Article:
The following information is taken from the book: Bowesville: A Place to Remember, by Grace Johnston, Gloucester Historical Society, Publication No. 3, 1988, ISBN 0-9691106-3-4.
Map: Part of the Township of Gloucester from Illustrated Historical Atlas of the County of Carleton..., H. Belden & Co. Toronto 1879. Also see the map with new streets superimposed.
"Bowesville is indeed a "place" to be remembered today by all who live in Gloucester, for it was part of Gloucester's past. Its land was the site of the present Ottawa InternationalAirport, approached by way of Riverside Drive from Billings Bridge.
"The little farming "place" in Gloucester, east of Black Rapids, was born in 1821. Descendants of some of the pioneers were still on their ancestors' land in 1950.
"In that year, many received notice that their land was expropriated by the Department of Transport and consequently they would be required to leave in a matter of a few months. More notices came a short time later.
"An expansion of their neighbour, the airport, was imminent. Their "place" was part of the over 3,900-acre area expropriated for the extension.
"It is amazing that a thriving farming "place" could disappear from a landscape as quickly, as quietly, and with so little quarrelling with the instigators, as did "Bowesville: A Place to Remember".
"Very few residents of Gloucester remember its name today, much less its location, and yet Gioucester's first Town Meeting was held in Bowesville, and three Reeves of the municipality were residents of the "place".
"Bowesville's charm was its people, trusting and tolerant, with an overpowering understanding of others' problems. It would be hard to find another.
"In this book each story stands as an entity. Together, they tell of the "place" from the beginning to the end. In between the lines, the reader will see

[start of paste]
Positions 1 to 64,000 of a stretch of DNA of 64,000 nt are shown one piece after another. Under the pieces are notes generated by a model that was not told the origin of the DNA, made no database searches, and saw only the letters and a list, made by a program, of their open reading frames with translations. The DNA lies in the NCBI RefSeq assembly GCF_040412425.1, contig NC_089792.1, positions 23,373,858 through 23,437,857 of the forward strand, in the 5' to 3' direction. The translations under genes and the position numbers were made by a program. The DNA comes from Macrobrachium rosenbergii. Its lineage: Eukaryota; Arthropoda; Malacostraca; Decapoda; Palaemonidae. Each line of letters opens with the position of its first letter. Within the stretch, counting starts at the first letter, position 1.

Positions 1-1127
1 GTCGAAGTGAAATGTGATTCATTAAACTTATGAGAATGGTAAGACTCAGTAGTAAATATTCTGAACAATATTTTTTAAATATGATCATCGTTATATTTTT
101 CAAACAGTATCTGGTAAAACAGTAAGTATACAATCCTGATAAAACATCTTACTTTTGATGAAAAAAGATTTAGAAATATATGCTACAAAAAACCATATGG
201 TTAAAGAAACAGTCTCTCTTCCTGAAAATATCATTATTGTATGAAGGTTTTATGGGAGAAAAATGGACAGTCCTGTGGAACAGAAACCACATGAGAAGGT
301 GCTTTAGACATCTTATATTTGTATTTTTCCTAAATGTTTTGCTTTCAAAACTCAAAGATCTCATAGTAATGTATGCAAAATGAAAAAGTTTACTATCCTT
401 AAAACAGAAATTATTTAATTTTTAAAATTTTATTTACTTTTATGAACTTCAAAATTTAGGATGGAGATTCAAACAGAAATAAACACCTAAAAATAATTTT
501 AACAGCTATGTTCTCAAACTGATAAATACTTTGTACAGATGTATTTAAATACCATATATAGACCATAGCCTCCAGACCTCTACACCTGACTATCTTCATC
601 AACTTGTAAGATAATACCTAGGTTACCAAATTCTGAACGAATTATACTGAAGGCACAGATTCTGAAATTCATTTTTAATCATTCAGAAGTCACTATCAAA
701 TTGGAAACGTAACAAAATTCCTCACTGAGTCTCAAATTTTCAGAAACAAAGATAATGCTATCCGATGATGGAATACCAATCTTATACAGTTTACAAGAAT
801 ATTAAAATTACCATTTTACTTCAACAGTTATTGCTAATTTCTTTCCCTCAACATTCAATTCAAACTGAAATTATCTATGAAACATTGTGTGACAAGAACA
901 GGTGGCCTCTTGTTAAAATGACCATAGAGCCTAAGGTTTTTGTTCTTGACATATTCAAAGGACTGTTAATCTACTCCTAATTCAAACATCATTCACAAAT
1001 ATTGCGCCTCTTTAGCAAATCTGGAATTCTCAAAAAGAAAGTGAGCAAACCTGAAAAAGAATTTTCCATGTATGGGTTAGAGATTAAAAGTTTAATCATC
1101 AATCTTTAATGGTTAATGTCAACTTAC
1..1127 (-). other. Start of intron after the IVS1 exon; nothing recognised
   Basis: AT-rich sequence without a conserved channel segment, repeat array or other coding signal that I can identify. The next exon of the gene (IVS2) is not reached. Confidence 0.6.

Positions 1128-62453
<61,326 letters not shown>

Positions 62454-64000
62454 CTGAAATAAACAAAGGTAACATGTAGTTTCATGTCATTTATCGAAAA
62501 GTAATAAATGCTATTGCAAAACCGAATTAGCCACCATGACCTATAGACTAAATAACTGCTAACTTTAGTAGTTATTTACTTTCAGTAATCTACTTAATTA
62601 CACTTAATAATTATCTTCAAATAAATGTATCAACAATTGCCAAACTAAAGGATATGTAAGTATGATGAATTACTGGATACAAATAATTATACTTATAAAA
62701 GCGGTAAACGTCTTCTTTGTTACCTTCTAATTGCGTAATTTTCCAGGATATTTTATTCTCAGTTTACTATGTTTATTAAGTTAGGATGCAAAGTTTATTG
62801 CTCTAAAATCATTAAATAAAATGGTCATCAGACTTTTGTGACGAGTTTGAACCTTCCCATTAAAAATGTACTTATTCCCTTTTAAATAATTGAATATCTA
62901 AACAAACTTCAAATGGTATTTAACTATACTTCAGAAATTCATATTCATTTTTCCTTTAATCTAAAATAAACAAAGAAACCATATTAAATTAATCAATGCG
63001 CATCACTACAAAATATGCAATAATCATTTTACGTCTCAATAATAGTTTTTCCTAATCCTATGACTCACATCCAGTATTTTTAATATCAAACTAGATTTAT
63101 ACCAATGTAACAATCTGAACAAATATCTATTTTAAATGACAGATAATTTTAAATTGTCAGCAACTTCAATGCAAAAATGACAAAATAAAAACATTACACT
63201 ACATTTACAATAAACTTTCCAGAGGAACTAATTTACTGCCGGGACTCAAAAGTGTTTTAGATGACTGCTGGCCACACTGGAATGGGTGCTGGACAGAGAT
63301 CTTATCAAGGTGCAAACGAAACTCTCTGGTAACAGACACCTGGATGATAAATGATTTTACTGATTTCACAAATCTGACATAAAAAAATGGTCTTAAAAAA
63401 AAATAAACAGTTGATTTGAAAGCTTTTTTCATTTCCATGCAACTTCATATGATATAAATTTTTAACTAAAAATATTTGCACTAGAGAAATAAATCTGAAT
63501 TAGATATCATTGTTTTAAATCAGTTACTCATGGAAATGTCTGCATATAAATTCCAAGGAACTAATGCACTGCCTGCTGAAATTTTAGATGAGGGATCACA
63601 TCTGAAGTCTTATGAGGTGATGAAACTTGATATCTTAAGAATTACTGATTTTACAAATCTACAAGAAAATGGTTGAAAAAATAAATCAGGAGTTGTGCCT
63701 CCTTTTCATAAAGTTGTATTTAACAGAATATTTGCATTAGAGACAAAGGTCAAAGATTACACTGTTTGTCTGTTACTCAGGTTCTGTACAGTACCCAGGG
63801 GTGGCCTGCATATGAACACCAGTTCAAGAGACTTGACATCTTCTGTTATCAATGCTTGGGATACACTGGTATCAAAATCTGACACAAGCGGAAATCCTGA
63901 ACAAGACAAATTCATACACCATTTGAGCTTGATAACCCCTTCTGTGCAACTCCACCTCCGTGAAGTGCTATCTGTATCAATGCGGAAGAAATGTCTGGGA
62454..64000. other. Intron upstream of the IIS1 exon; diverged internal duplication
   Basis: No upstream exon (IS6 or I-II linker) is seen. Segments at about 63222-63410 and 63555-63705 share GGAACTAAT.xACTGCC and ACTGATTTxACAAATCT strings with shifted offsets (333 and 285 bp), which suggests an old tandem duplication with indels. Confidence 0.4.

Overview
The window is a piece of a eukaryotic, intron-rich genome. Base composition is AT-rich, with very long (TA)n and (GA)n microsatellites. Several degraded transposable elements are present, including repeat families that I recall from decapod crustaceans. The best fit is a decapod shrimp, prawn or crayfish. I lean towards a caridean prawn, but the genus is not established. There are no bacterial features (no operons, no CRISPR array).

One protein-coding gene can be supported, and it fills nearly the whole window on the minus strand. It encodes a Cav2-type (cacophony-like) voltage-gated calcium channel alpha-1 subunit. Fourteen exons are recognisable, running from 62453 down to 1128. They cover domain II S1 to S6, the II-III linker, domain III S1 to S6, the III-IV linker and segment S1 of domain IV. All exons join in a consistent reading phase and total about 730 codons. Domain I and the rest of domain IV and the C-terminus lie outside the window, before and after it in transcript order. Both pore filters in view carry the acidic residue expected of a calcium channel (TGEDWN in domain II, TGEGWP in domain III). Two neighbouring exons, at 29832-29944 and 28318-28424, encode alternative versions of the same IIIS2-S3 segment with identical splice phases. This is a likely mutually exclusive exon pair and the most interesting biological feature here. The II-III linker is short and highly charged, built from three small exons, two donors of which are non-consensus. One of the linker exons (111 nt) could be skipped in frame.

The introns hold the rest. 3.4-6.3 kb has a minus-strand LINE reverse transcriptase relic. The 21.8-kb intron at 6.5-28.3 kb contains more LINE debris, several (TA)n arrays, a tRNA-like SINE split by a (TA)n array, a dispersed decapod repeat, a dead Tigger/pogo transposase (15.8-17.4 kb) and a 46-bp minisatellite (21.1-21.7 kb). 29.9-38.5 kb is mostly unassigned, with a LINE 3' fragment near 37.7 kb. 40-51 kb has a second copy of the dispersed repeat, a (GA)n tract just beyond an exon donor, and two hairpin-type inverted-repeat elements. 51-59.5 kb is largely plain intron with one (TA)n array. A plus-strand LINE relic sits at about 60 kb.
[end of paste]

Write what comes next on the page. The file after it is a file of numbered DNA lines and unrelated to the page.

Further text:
"A glimpse into the early history of Gloucester sets the stage for the deuelopment of "Bowesuille: A Place to Remember"
"One must remember that the whole area in the beginning was covered by a dense forest. Only the sounds of soft padding Indian feet, bird songs, animal calls, splashing creeks, darting fish and dipping paddles, had broken the everlasting silence. Before the 1600s the waterways were arteries for many passersby, the coureurs des bois with their lilting folksongs, trappers, fur traders, explorers and missionaries. All had skimmed by, heading for parts unknown, past what was to be called Gloucester by 1793.
"A progression of events led to the coming of the first settler. In 1800 on the Quebec side of the Ottawa, American Philemon Wright arrived and set up a lumbering business at Wrightville (Hull). On acquiring timber rights on the banks of the Rideau, he travelled the waterway to Merrickville, a centre founded earlier by those coming from the St. Lawrence Front. One of the Rideau jobbers whom Philemon Wright hired, was Braddish Billings.
"Guiding logs through the beautiful Rideau passageway to the Ottawa, Braddish thought of his own future. His foresighted choice for a farm was a spot by the Rideau in Gloucester, later Billings Bridge. A cabin was erected and four acres cleared during the winter of 1812-13. These were the first of 1,400 acres he would own eventually in Gloucester.
"For seven years this first settler, his wife and family, were alone in the wilderness on the east side of the Rideau. There were others on the opposite side in Nepean. By 1819 neighbours, Doxey, Otterson and Wilson had arrived, although the township's survey was not completed until the next year.
"The Doxeys from Ireland, settled, according to the 1879 map, north of the Heron Road on Lot 19 Junction Gore.
"The Ottersons, James, his wife Mary, and three-year-old son, John, were natives of Scotland. They came down the Rideau on a scow, stopped just above Mooney's Bay and camped on a high knoll where they stayed, Lot I Concession 2. It was James who gave "Hog's Back" its name when experimenting with a raft of timber over a large slab of rock at the falls. Today, great-grandson George lives on part of James' original property.
"Retired naval officer, Captain Andrew Wilson, built a spacious home, "Ossian Hall" on Lot 2 Concession 2, north of the railway tracks near today's Fine's Flowers, Riverside Drive. He had received grants of 1,200 acres in Carleton County, and chose this piece of his land in Gloucester on which to live. For those coming off the Rideau, his wharf was a welcome sight. His directions on a map to help them find their lot, as indicated on a carefully carried location ticket, were a bonus too.